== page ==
Thursday, 12 October 2017

How do we truly cultivate innovation?

I see Innovation and the ability to innovate as the absolute key to improving our current education system, and as educators one of our key roles.  To use what we know about children (the learners in our classrooms now, not five or ten years ago) and to develop approaches that benefit them as learners and human beings.

I believe one of the most soul destroying comments you can hear from an educator is "we have always done it this way, it works, why change it?" Or, "we bought the book, tried it and it doesnt work."

It is my belief that this fixed mindset pervades our current system and one of the main reasons for it is the constraints created by the constant pressures and requirements placed on us by the powers above.

Let's face it, educators are time poor and the last thing you want to do when under huge pressure is re-think how you do things...I mean re-thinking, reflecting, completely changing how we do things is a huge amount of work in itself.

I get it.  When we started using a more reflective professional inquiry system as the main part of our appraisal, it felt like I was ticking boxes.  I was being compliant and doing it because I had to.  I didn't see the value and because I was time poor actually resented this process.  I see many people in the same place as I was with professional inquiry...I mean we are constantly reflecting in our head and acting on these reflections, why oh why do we need to spend a good hour writing them down?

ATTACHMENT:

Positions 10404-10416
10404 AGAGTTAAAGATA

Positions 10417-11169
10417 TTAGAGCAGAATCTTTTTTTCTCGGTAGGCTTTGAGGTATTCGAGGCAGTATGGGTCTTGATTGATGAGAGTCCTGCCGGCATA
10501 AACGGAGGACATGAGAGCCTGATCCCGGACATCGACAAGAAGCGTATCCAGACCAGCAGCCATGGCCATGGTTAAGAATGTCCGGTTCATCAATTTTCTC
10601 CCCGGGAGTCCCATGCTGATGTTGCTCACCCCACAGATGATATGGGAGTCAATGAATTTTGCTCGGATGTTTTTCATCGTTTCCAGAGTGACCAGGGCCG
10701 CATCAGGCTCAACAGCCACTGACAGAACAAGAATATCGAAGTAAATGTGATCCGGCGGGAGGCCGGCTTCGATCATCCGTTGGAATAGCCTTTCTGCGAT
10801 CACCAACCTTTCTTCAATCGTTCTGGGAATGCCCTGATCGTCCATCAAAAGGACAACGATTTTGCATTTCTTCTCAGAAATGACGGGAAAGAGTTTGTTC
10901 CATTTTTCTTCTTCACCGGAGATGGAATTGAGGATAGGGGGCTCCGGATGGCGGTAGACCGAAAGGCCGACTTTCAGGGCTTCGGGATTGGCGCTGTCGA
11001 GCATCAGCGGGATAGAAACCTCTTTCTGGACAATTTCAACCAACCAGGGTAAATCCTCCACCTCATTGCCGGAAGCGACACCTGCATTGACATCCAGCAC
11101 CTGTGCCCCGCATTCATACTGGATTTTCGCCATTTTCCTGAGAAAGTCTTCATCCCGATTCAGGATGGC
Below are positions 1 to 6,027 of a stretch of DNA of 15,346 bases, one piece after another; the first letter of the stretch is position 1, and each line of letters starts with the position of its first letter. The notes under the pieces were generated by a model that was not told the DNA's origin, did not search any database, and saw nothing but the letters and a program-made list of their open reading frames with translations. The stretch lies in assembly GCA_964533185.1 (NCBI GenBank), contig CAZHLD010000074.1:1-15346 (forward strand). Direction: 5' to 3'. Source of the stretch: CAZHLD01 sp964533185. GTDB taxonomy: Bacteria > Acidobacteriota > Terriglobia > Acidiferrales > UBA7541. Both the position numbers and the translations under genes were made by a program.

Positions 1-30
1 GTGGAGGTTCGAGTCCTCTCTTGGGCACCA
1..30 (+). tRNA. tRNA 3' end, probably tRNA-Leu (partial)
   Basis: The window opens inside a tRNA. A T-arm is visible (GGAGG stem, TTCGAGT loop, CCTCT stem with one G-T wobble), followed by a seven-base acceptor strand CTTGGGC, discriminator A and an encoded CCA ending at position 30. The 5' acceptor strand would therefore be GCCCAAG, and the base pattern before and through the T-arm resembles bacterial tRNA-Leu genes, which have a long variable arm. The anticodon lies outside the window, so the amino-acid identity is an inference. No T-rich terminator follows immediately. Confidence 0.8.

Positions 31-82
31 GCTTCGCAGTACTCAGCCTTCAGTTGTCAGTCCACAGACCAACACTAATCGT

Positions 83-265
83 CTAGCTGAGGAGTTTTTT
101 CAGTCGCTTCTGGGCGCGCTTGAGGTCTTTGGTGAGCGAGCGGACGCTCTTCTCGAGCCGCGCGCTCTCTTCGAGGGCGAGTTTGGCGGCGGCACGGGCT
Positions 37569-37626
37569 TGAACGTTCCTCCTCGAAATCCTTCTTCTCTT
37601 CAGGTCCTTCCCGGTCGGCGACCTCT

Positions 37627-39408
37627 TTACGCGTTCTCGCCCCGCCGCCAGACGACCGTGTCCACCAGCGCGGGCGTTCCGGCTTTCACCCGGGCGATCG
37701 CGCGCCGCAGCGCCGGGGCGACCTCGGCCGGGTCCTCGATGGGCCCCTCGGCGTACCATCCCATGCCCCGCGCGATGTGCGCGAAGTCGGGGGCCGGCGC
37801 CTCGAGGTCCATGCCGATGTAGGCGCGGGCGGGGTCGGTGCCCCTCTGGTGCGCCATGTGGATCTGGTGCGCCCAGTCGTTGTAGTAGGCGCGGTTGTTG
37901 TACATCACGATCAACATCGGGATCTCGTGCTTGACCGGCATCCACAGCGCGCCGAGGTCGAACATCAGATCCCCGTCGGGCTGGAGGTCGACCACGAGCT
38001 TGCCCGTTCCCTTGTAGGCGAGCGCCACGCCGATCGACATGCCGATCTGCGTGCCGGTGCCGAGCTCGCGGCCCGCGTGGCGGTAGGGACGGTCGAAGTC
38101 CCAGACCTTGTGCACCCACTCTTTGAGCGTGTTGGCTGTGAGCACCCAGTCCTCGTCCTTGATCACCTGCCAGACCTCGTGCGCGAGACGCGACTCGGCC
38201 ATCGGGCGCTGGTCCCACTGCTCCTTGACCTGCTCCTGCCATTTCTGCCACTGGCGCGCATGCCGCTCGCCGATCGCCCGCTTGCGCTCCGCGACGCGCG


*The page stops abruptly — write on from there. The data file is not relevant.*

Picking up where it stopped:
However I have come full circle on this one, and now absolutely love blogging, reflecting and sharing.  I am constantly making connections, reading back over my old thoughts, looking closely at the approaches I am inquiring into most (Learning through play and maths) and seeing and understanding links that are being made.  In fact I would hypothesise that my approach to learning through play would never be as far on as it is if I was not constantly reflecting on and sharing my journey.  The questions I am asked by those sharing in my journey inspire me to find out more, to explore further, to trial new ideas, just so I can share some more. 

Number Agents is more successful than it has ever been because I am constantly sharing, discussing, being observed and questioned.  I use this sharing as a way of challenging myself to innovate even further on this amazing way of teaching.

And so what do I believe would be a culture that would encourage this level of innovation and sharing in every educator?  Because believe me, I am no different from you, I am an educator.   I choose to be brave and share my journey...and it is brave, because my ideas and approaches are like my babies, I put them out there, always weary of the judgement from others that may ensue.  The amazing thing is that all I have felt is support, yes there has been professional questioning and probing, but when we innovate we should also be open to this challenge.  It is this challenge in fact that grows our innovations even further.

I believe the culture that is needed is the one that I have been lucky to be part of and to have helped create.  For innovation to happen freely, educators need other pressures taken away from them.